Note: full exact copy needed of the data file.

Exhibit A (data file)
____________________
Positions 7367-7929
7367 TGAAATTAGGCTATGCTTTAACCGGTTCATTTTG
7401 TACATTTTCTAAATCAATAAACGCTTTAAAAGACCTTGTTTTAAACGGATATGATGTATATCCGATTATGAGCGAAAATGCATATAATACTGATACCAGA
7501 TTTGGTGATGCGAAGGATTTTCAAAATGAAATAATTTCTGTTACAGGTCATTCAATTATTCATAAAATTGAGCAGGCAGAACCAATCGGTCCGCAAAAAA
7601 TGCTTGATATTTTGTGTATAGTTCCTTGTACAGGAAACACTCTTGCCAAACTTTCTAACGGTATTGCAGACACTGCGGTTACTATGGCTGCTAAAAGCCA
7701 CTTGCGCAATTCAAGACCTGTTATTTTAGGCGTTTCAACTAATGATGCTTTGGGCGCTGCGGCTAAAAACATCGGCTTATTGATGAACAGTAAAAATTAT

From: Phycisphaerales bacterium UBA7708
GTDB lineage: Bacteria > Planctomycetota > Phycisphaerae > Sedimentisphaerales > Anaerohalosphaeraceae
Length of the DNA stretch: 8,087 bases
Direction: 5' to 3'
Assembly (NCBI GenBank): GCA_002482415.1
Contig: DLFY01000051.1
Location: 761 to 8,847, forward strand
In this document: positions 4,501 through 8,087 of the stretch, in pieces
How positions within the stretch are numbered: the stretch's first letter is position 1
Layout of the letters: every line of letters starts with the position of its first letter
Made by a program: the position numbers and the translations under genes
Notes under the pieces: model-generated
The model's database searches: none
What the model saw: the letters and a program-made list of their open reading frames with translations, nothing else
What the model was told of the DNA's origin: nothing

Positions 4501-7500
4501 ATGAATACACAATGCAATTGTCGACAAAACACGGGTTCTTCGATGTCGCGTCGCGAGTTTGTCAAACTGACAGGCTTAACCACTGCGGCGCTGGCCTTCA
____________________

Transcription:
Positions 7367-7929
7367 TGAAATTAGGCTATGCTTTAACCGGTTCATTTTG
7401 TACATTTTCTAAATCAATAAACGCTTTAAAAGACCTTGTTTTAAACGGATATGATGTATATCCGATTATGAGCGAAAATGCATATAATACTGATACCAGA
7501 TTTGGTGATGCGAAGGATTTTCAAAATGAAATAATTTCTGTTACAGGTCATTCAATTATTCATAAAATTGAGCAGGCAGAACCAATCGGTCCGCAAAAAA
7601 TGCTTGATATTTTGTGTATAGTTCCTTGTACAGGAAACACTCTTGCCAAACTTTCTAACGGTATTGCAGACACTGCGGTTACTATGGCTGCTAAAAGCCA
7701 CTTGCGCAATTCAAGACCTGTTATTTTAGGCGTTTCAACTAATGATGCTTTGGGCGCTGCGGCTAAAAACATCGGCTTATTGATGAACAGTAAAAATTAT

From: Phycisphaerales bacterium UBA7708
GTDB lineage: Bacteria > Planctomycetota > Phycisphaerae > Sedimentisphaerales > Anaerohalosphaeraceae
Length of the DNA stretch: 8,087 bases
Direction: 5' to 3'
Assembly (NCBI GenBank): GCA_002482415.1
Contig: DLFY01000051.1
Location: 761 to 8,847, forward strand
In this document: positions 4,501 through 8,087 of the stretch, in pieces
How positions within the stretch are numbered: the stretch's first letter is position 1
Layout of the letters: every line of letters starts with the position of its first letter
Made by a program: the position numbers and the translations under genes
Notes under the pieces: model-generated
The model's database searches: none
What the model saw: the letters and a program-made list of their open reading frames with translations, nothing else
What the model was told of the DNA's origin: nothing

Positions 4501-7500
4501 ATGAATACACAATGCAATTGTCGACAAAACACGGGTTCTTCGATGTCGCGTCGCGAGTTTGTCAAACTGACAGGCTTAACCACTGCGGCGCTGGCCTTCA